Yanyuwa, Garrwa, Alawa, Gudanji, Mudburra, Arrernte, Warramungu and Jingili nations made their presence known following the Senate Inquiry that heard their concerns in their fight against fracking. Photo: @Bunbajee

At Black Tank, 50 kilometres north of Mparntwe, Veronica Kngwarraye Lynch has stood up to fracking exploration on the Arrernte country she belongs to.

Kngwarraye advocates a homelands and outstations revival where family-clan groups and traditional owners reap the cultural, spiritual, physical and financial benefits from being On Country.

450 kilometres up the Stuart Highway is Jurnkkurakurr, where Warlmanpa traditional owner Dianne Stokes led the 2006 campaign to protect Manuwangku against the Muckaty Station nuclear waste dump proposal.

Another 700km up to Minyerri, an hour’s drive back east from Mataranka, towards the Gulf of Carpentaria and rounding the northern arc of the Beetaloo Basin, Alawa Nation and traditional owner and Nurradinji AC member Naomi Ngumutjulu Wilfred is campaigning to assert Aboriginal Rights, enshrined in the United Nations Declaration on the Rights of Indigenous Peoples, where free, prior and informed consent must be obtained without coercion by mining multinationals, governments and Land Councils.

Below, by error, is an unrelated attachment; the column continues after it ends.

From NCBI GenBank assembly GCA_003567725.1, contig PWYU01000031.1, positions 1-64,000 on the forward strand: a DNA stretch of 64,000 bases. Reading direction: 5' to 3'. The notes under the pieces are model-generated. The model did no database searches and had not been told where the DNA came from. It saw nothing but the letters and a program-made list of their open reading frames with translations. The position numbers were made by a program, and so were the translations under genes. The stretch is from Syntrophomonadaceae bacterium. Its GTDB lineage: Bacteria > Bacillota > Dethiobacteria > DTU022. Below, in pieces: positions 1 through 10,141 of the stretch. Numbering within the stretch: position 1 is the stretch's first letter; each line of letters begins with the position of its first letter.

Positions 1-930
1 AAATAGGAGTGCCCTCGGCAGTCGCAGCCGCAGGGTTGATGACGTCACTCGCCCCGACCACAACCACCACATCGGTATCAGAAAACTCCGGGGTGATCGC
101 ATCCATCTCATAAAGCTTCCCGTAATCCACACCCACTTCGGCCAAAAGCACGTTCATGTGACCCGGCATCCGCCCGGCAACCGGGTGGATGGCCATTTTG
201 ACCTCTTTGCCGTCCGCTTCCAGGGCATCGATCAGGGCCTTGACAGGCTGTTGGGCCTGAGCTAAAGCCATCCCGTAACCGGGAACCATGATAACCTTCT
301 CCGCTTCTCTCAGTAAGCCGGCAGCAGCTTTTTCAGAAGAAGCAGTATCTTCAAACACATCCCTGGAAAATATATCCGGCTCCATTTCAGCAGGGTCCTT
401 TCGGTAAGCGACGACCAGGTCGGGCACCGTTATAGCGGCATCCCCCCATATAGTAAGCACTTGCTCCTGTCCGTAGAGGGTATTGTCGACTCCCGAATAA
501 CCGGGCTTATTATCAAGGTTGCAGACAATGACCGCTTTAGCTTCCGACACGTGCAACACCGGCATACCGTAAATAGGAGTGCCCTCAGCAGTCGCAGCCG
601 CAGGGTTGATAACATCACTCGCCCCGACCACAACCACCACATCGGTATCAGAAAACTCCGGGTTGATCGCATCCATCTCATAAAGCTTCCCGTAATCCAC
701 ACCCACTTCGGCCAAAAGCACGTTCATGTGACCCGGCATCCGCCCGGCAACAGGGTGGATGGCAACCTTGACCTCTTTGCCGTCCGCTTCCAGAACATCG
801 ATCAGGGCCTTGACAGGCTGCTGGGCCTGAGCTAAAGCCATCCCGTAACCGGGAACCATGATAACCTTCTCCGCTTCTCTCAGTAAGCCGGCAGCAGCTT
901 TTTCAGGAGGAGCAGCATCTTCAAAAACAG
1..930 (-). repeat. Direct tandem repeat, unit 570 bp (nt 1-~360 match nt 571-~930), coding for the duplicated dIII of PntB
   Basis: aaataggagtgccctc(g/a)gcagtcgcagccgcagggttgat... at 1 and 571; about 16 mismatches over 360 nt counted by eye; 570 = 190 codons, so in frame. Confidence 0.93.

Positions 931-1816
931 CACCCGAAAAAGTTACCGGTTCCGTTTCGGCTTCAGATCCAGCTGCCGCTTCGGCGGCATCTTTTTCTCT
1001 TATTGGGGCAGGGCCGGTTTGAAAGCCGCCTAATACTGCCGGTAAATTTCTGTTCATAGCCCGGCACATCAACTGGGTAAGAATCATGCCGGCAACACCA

“We have waterline connection, goes right down from Beetaloo Basin down through to Ngukkur. Water, like ‘im very important. Because we grew up on the land when it (was just) bush. No house on the land, we lived on that water. When my parents had no water, they could dig down in the sand to get the water.”

The Aboriginal delegation arrived in Darwin for the Oil and gas exploration and production in the Beetaloo Basin Senate Enquiry into Fracking. The GetUp First Nations Justice team, led by Larissa Baldwin and Amy Gordon, initiated logistical support to transport traditional owners from throughout the NT to stand in solidarity against the environmental, physical and cultural threats that Shale Gas hydraulic fracturing inevitably brings.

Larissa Baldwin, proud Widjabul Wia-Bal woman and the Director of the First Nations Justice team at GetUp, is calling for measures to be implemented that legally enshrine First Nations values and concerns over our lands and cultures.

“The continual power imbalance needs to be addressed. Laws would include fines for damage to country which go back to communities instead of governments. Genuine relationships between entities involved and all traditional owner groups are essential.”

Baldwin called for genuine leadership from the federal government and substantial investment in Aboriginal and Torres Strait Islander communities and services.